If Canadians love anything, it's poutine, emojis, and petitions.  These also happen to be the three main components of an outrageous news story that followed the Quebec-based fast food chain, Valentine, as they launched a formal petition to have the poutine "digitized" into its emoji-form.

Valentine submitted a formal request to the company responsible for approving all existing emojis, Unicode Consortium.  The concept of making a poutine emoji stemmed from Valentine's marketing department, as poutine is one of the restaurant chain's most widely-purchased and consumed products.

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"Poutine is a dish beloved by Canada. From family outings to late night bites, this trio of fresh fries, rich gravy and squeaky cheese curds quickly becomes a favourite to all who try it. There’s a good reason this culinary delight has been popular since the ‘50s!" reads Valentine Restaurants' petition on Change.org.

"Sadly, the people of Canada cannot virtually express their love for poutine. To this day, there is no poutine emoji, and there has yet to be a formal request for one – talk about a bitter curd to swallow." 

Via Charge.org | Valentine

Digital strategist Catherine Dorion insists that Canadians around the world - especially those based in Montreal - would use the poutine emoji on a frequent basis, while Valentine would be the primary benefactor of the emoji's creation.

She commented to Global News, "Not just in Quebec but Canada.  Poutine is gaining a lot of traction internationally so we figured it’s fun and pertinent."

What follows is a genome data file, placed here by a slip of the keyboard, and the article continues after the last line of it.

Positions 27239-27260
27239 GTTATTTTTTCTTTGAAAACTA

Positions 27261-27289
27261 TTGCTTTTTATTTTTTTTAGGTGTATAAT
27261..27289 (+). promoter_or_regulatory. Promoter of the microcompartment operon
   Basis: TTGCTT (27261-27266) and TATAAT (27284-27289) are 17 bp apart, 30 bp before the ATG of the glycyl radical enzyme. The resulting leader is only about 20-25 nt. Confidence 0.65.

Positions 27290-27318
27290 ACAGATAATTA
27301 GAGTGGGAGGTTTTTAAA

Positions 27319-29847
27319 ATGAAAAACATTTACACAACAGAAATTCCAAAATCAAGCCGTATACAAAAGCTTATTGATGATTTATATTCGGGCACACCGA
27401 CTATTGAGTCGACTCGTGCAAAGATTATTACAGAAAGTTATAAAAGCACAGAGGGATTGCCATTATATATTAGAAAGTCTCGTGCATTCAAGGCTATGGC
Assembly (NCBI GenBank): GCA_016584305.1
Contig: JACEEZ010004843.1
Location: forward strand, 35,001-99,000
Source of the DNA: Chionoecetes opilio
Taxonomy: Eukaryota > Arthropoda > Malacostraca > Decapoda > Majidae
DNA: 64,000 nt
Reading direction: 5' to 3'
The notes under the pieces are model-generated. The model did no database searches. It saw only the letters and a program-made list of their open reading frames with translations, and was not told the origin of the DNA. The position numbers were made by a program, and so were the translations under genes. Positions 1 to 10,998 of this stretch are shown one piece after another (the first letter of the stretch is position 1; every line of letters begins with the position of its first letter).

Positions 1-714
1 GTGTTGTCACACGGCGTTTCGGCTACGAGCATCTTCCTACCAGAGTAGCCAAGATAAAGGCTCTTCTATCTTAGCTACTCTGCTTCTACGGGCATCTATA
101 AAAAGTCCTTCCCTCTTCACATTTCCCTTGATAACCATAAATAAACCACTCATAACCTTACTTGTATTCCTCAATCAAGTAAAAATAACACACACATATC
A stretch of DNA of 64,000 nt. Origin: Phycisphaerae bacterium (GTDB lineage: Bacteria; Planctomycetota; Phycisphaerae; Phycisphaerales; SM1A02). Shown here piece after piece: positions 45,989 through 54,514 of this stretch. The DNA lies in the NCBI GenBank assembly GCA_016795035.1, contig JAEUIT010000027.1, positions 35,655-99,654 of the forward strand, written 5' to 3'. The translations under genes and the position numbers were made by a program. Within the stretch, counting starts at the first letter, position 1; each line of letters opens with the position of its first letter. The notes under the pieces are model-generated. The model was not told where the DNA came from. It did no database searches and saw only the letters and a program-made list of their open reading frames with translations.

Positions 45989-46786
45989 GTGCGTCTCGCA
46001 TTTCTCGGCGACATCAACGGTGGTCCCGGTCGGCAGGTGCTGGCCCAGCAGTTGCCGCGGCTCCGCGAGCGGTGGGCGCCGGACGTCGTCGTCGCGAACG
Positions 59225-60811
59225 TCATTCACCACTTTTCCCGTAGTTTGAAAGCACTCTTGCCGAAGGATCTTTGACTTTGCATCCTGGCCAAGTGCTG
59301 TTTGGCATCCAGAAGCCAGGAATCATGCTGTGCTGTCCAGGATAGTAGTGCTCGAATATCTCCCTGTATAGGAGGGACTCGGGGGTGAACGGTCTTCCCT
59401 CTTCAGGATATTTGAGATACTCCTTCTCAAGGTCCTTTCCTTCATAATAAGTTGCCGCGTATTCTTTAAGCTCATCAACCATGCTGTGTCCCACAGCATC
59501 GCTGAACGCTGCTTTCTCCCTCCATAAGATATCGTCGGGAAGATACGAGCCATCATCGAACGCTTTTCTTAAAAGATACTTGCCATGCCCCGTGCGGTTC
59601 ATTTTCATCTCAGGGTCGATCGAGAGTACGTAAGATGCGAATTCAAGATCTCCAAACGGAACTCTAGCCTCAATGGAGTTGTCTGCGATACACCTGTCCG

Valentine launched a proposal to the public with its online petition, which gained nearly 2,500 signatures within 24 hours.  While Dorion admits that the petition is a tremendous start, it may take months until emoji-users see the poutine emoji emerge in their keyboards, as Valentine remains in the early phases of its request.

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According to Global News, Unicode Consortium updates and releases new emojis once a year.  By the end of March, Valentine anticipates the proposed design of the poutine emoji will have been sent to Unicode.

From there, the restaurant chain will have to play the waiting game until the emoji ultimately passes the initial approval process.  Until then, poutine lovers will just have to settle for the real thing.

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